Village University Winter 2019

Village University Winter 2019

Registration opens January 15th at 9 am

In Your Ear: How to Listen to Classical Music with Keith Daniel
How do you approach the perhaps daunting challenge of attending a classical music concert? This is the course that will teach you how, in six easy lessons. We will examine six different genres of “classical” music, from opera to symphony, from chamber music to art song, and learn what to listen for in each of them. What do you focus on if there is no text? What are your guideposts, if you don’t know the difference between a key signature and a tempo marking? We will figure this all out, as we listen to great works from Monteverdi to Stravinsky. Perhaps we’ll even go to a concert together! No knowledge of music is necessary – just a love of it.
6 Mon, Mar 25-May 6, 10-11:30 am, Newbury Court Requested donation: $60

Magical Mystery Vibrations: The Beatles and the Beach Boys with Keith Daniel
In the early 1960s, when it seemed like rock ‘n’ roll was destined to be a flash in the pan, two groups emerged, nearly 6000 miles apart. In the unlikely locales of Liverpool, England and Hawthorne, California, the Beatles and the Beach Boys were forming, cutting their teeth on sources as diverse as rhythm and blues, Motown, British music hall dance bands, and the Four Freshmen. This course will trace the creation of these two seminal “guitar bands” and follow them through the great rock decade of the sixties, including the vibrant years of 1965-68, when they interacted constantly and produced some of the greatest music of the rock era, from “A Day In the Life” to “Good Vibrations.” This is a listening course, and no materials are required.
6 Mon, Mar 25-May 6, 1-2:30 pm, Location TBD Requested donation: $60

Computer Programming for the Fun of It: Solve puzzles, Play games with Dick Thornton
If you enjoy solving puzzles and playing games, you will have even more fun writing programs to do the solving or playing— while also learning both basic and advanced programming techniques. Topics include data structures, functions, recursion, random number methodology, graphical user interface development, puzzle creation, machine assisted learning, game theory, simulation of ball trajectories, and more. Programming is with Matlab. All levels of programming experience are acceptable; more details available. Students can preview the software for a couple of weeks and then purchase a student version if you desire for just $75.
6 Tues, Mar 26 – May 7, 10-11:30 am, Newbury Court Requested donation: $60

America and China, Past and Present with Shelley Drake Hawks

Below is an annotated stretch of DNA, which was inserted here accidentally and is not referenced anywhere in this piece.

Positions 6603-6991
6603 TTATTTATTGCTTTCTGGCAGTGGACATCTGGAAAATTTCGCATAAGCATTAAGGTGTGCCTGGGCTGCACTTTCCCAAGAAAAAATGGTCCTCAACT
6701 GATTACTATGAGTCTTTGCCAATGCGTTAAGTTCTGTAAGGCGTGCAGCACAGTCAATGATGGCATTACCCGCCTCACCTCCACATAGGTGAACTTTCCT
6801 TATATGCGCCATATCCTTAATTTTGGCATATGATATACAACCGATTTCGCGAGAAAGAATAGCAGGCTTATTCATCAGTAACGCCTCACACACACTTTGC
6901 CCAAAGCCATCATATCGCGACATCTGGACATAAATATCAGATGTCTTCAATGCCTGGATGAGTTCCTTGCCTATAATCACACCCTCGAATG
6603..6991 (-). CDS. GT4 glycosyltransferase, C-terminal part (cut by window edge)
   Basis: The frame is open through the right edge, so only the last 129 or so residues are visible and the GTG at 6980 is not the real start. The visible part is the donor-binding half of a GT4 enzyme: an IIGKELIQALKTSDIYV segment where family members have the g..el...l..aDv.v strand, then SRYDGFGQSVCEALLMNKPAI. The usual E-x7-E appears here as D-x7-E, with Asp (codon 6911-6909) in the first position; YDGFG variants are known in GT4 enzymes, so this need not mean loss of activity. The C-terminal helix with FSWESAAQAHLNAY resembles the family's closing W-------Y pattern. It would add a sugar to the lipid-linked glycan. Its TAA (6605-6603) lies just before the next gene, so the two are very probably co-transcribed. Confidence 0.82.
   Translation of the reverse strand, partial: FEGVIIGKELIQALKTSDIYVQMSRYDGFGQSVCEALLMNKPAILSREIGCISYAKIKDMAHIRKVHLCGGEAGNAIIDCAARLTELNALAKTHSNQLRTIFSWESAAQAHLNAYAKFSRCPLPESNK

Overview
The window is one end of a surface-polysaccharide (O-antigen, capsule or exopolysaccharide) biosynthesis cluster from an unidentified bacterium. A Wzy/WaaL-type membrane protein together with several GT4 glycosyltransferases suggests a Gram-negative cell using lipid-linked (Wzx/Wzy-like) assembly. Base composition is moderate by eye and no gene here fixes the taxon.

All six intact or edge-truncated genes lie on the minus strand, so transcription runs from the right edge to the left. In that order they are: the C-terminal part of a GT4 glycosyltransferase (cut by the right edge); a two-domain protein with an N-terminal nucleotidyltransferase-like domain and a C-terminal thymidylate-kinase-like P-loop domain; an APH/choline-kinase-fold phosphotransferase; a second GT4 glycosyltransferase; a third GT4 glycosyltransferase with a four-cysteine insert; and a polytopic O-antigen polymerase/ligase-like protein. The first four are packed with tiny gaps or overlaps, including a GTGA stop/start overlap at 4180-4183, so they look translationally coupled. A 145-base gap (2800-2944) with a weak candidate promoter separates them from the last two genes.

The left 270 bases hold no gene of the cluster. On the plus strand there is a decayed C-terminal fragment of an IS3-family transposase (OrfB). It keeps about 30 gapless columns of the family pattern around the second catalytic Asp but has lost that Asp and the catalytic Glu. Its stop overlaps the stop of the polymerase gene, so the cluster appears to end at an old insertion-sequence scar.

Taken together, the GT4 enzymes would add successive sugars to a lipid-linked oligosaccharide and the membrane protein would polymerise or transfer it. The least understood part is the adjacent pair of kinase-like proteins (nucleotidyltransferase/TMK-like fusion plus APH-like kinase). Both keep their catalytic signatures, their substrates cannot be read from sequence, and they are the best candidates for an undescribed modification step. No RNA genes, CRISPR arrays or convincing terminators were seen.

In this seminar, Dr. Shelley Hawks will guide discussion on modern China, drawing upon two recent books that illuminate the profound interconnection between China and the West. The first book by Beijing-based journalist John Pomfret, The Beautiful Country and the Middle Kingdom. America and China, 1776 to the Present, offers an even-handed account of the sometimes fractious relationship between the two superpowers. The book follows the lives of adventurous individuals from China and America who crossed the cultural divide, such as the author of The Good Earth, Pearl Buck; “the Yankee Confucius,” philosopher John Dewey; China’s first president Sun Yat-sen; Communist diplomat Zhou Enlai; as well as lesser-known figures including missionaries, film actors, and merchants. Next, we will read Simon Winchester’s 2008 biography, The Man Who Loved China, about the British scientist Joseph Needham (1900-95). After serving in China during World War II, Needham wrote Science and Civilisation in China, a multi-volume publication crediting Chinese civilization with momentous inventions in science and technology. Needham’s research had a far-reaching impact, enhancing appreciation in the U.S. and Europe for China’s contributions to scientific development.
4 Wed, Mar 27 – Apr 24, 10-11:30 am, Location TBD Requested donation: $60

Astronomy: The Milky Way, Space Weather, and more with Gary Galica & Mark Reid
Our first two sessions will address: What does the Milky Way look like when viewed from the outside? and Why do we believe black holes exist? These sessions will be presented by Mark Reid. For our last two sessions, Gary Galica from Assurance Technology Corp will present Space Weather – What Is It and Why Should We Care and The GOES-R Geostationary Operational Environment Satellites.
4 Thurs, Mar 28 – Apr 25, 10-11:30 am, Location TBD

 

The Village University, established in 2003, was inspired by Elliot and Alma Ring, and offers courses for mature learners who are seeking stimulating study and conversation about interesting topics. The courses are taught by academics, scholars, and educational leaders who volunteer to share their knowledge and inspire others. The volunteer instructors bring the best university-level learning experiences to Concord and Carlisle. Our dedicated coordinators include Court Booth, Richard Cornell, Nancy Cronin, Bob Hartman, Nancy Hendrie, Bill Koenigsberg, Murray Nicolson, Meryl Schwartz, Alma Ring, Phil Stark, Rosalie Weiss, and Win Wilbur.

CCACE is thrilled to be able to offer Village University programs to our community members. We request a donation of $60 for the first course and $30 for each additional Village University course. Adult & Community Education is made possible through student fees, with student financial aid made possible through a grant from the Concord Carlisle Community Chest. The Village University is supported entirely by voluntary donations and your donations help us promote the programs.

One Response

  1. Mike Robinson says:

    Looking forward to signing up for winter course(s)
    on Jan 15th,
    Mike